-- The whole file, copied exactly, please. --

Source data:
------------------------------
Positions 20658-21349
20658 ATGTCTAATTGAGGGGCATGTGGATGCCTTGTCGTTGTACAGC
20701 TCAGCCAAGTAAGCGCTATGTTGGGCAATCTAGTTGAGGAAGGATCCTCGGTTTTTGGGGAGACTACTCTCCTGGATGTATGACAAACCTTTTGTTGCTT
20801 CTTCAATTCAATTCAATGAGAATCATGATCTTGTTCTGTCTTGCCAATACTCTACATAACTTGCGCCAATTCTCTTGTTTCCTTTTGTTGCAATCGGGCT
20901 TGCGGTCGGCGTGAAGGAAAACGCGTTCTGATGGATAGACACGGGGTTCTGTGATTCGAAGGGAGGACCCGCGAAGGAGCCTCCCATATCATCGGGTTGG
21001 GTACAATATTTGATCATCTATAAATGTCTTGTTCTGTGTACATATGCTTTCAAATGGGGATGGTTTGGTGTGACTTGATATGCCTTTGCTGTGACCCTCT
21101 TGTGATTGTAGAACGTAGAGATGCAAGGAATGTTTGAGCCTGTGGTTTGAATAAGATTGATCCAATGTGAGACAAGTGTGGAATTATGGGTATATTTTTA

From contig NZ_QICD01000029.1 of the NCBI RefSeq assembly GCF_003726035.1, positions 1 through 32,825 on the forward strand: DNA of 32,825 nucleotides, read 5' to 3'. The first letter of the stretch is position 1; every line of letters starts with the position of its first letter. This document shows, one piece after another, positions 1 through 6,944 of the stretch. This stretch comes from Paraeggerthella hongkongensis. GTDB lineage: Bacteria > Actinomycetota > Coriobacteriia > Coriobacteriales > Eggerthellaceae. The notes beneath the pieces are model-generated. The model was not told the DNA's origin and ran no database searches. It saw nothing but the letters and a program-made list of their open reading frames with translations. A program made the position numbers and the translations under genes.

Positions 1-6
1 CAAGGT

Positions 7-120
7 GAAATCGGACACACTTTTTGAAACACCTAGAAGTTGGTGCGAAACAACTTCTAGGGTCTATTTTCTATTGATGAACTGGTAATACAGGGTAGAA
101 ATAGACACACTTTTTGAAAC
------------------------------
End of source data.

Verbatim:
Positions 20658-21349
20658 ATGTCTAATTGAGGGGCATGTGGATGCCTTGTCGTTGTACAGC
20701 TCAGCCAAGTAAGCGCTATGTTGGGCAATCTAGTTGAGGAAGGATCCTCGGTTTTTGGGGAGACTACTCTCCTGGATGTATGACAAACCTTTTGTTGCTT
20801 CTTCAATTCAATTCAATGAGAATCATGATCTTGTTCTGTCTTGCCAATACTCTACATAACTTGCGCCAATTCTCTTGTTTCCTTTTGTTGCAATCGGGCT
20901 TGCGGTCGGCGTGAAGGAAAACGCGTTCTGATGGATAGACACGGGGTTCTGTGATTCGAAGGGAGGACCCGCGAAGGAGCCTCCCATATCATCGGGTTGG
21001 GTACAATATTTGATCATCTATAAATGTCTTGTTCTGTGTACATATGCTTTCAAATGGGGATGGTTTGGTGTGACTTGATATGCCTTTGCTGTGACCCTCT
21101 TGTGATTGTAGAACGTAGAGATGCAAGGAATGTTTGAGCCTGTGGTTTGAATAAGATTGATCCAATGTGAGACAAGTGTGGAATTATGGGTATATTTTTA

From contig NZ_QICD01000029.1 of the NCBI RefSeq assembly GCF_003726035.1, positions 1 through 32,825 on the forward strand: DNA of 32,825 nucleotides, read 5' to 3'. The first letter of the stretch is position 1; every line of letters starts with the position of its first letter. This document shows, one piece after another, positions 1 through 6,944 of the stretch. This stretch comes from Paraeggerthella hongkongensis. GTDB lineage: Bacteria > Actinomycetota > Coriobacteriia > Coriobacteriales > Eggerthellaceae. The notes beneath the pieces are model-generated. The model was not told the DNA's origin and ran no database searches. It saw nothing but the letters and a program-made list of their open reading frames with translations. A program made the position numbers and the translations under genes.

Positions 1-6
1 CAAGGT

Positions 7-120
7 GAAATCGGACACACTTTTTGAAACACCTAGAAGTTGGTGCGAAACAACTTCTAGGGTCTATTTTCTATTGATGAACTGGTAATACAGGGTAGAA
101 ATAGACACACTTTTTGAAAC